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Song For A Raggy Boy [DVD]

Aidan Quinn , Iain Glen , Aisling Walsh    Suitable for 15 years and over   DVD
4.7 out of 5 stars  See all reviews (31 customer reviews)
Price: £4.54
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Song For A Raggy Boy [DVD] + The Magdalene Sisters [DVD] [2003] + Angela's Ashes [DVD] [2000]
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Product details

  • Actors: Aidan Quinn, Iain Glen, Marc Warren, Dudley Sutton, Alan Devlin
  • Directors: Aisling Walsh
  • Producers: Tristan Orpen Lynch, John McDonnell, Kevin Byron Murphy, Dominic Wright
  • Format: PAL
  • Language: English
  • Region: Region 2 (This DVD may not be viewable outside Europe. Read more about DVD formats.)
  • Aspect Ratio: 16:9 - 1.85:1
  • Number of discs: 1
  • Classification: 15
  • Studio: Metrodome
  • DVD Release Date: 17 July 2006
  • Run Time: 93 minutes
  • Average Customer Review: 4.7 out of 5 stars  See all reviews (31 customer reviews)
  • ASIN: B000F8O1IO
  • Amazon Bestsellers Rank: 45,386 in DVD & Blu-ray (See Top 100 in DVD & Blu-ray)


William Franklin (Aidan Quinn) becomes the first non-cleric teacher at St. Jude's, an Irish school for wayward boys run by Brother John (Iain Glen). Brother John believes in strong discipline and Franklin soon feels that the boys are treated with excessive force. As Brother John becomes even more heavy-handed with the students, he and Franklin become enemies.

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Customer Reviews

Most Helpful Customer Reviews
19 of 19 people found the following review helpful
5.0 out of 5 stars A truly moving film 1 Sep 2008
Song For A Raggy Boy [2003]

I had heard about this film from a number of friends and colleagues. I remember seeing Aidan Quinn being interviewed about it on the Late Late show (RTE Television). I therefore had my preconceptions and thought that there would be nothing new here for a seasoned viewer of factually- based movies.

What I most admire about this film is that Aisling Walsh did not shy away from the horrific depiction and realism of the violence. Whilst not being sensationalist this is truly brutal and disturbing. Iain Glenn is well presented as the vengeful, sadistic and zealous Brother John, whilst Aidan Quinn gives a superb performance as a damaged man determined to do the right thing whilst battling his own demons. Dudley Sutton and Mark Warren are both excellent in their suporting roles and Warren as the tortured paedophilic Brother Mac even manages to wring a smidgen of understanding from the viewer when set against the unrelenting cruelty of Brother John.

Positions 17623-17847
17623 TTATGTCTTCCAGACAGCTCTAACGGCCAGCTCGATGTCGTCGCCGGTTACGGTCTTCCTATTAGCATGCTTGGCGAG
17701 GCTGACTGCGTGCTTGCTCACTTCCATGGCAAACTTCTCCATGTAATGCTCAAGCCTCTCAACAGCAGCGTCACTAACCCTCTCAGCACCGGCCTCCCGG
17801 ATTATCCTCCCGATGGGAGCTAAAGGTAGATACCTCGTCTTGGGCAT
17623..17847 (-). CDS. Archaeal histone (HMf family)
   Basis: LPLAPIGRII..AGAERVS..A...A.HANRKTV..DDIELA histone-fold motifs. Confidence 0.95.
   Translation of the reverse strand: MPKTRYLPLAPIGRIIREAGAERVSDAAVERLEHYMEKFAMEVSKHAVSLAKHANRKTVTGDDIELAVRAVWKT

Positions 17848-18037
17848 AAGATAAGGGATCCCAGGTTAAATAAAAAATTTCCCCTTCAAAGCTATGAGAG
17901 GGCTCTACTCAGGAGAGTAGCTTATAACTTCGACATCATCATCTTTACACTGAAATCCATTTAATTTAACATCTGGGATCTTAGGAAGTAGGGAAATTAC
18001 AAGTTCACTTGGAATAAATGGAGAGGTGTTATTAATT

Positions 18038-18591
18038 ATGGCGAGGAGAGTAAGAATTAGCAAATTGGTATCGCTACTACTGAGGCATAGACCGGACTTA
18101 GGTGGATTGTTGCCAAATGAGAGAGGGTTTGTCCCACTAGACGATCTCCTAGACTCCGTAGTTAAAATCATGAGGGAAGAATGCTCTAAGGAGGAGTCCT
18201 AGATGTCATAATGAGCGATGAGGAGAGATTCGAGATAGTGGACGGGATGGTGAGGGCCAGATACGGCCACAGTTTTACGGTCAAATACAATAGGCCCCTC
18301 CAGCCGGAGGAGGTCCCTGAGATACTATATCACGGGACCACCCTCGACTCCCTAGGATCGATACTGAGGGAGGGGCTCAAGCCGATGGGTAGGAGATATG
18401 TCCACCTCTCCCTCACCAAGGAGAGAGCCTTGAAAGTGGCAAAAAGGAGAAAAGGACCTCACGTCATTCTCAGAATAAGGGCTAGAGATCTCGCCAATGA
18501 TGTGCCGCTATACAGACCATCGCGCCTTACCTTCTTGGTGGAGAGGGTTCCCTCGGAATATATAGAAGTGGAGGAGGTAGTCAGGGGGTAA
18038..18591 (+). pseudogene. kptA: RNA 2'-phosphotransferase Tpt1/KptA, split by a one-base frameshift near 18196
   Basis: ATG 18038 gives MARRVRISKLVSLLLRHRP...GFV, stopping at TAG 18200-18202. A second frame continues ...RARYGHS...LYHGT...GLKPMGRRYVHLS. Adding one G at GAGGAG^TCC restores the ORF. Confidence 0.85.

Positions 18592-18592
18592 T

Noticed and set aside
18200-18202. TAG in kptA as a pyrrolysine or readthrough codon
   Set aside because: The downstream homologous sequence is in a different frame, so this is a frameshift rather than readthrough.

John Travers as Liam Mercier and Chris Newman as Delaney are the excellent leads over a cast of exceptionally talented young men. This is a film which has haunted me for a long time and presents the best and worst of humanity. It is a chilling expose of the dangers of institutionalism on fragile and vulnerable people.
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6 of 6 people found the following review helpful
5.0 out of 5 stars The peaceful night that round me flows. 28 April 2013
By Orla
Last night, for the first time in a few years, I revisited this amazing film.
It is a harrowing film which reflects the reformatory system in Ireland and the overwhelming power the Church wielded over Irish society until very recently.

William Franklin - Aidan Quinn - comes to teach at St. Judes reformatory school in 1939 after is wife died in the Spanish Civil War (the events of which are shown in fleeting flashbacks during the film). As the first 'lay' teacher to come to St. Judes he is the first person to question and challenge the brutal punishments of Brother John - Ian Glen (who is now in Game of Thrones) - who treats the boys there as creatures, only understanding brutal force.
However, Franklin shows how love and care for the boys - an aspect they had sorely been missing - worked much more effectively. The scenes in the classroom where they develop from reading the alphabet to being able to recite poetry and read is truly heartwarming.
Franklin becomes the saviour of the boys, save one.
This film does not shy away from the awful truths of the reformatory system. It shows how the horrendous actions of the clergy were hushed up by the church, and offenders were simply moved to different parishes.
However, the film also shows that there is goodness in people - including many in the church - and all people need is someone to stand up for them. This film wonderfully demonstrates how, with a little care and attention, anyone can grow and learn - even under such horrible conditions.
The music is also wonderful.
I don't often write reviews, but after watching last night, I felt compelled to encourage as many people to watch this as possible. It is truly spectacular.

Also: catch a rather young and tanned Robert Sheehan. He doesn't say much, but he is in a lot of background scenes.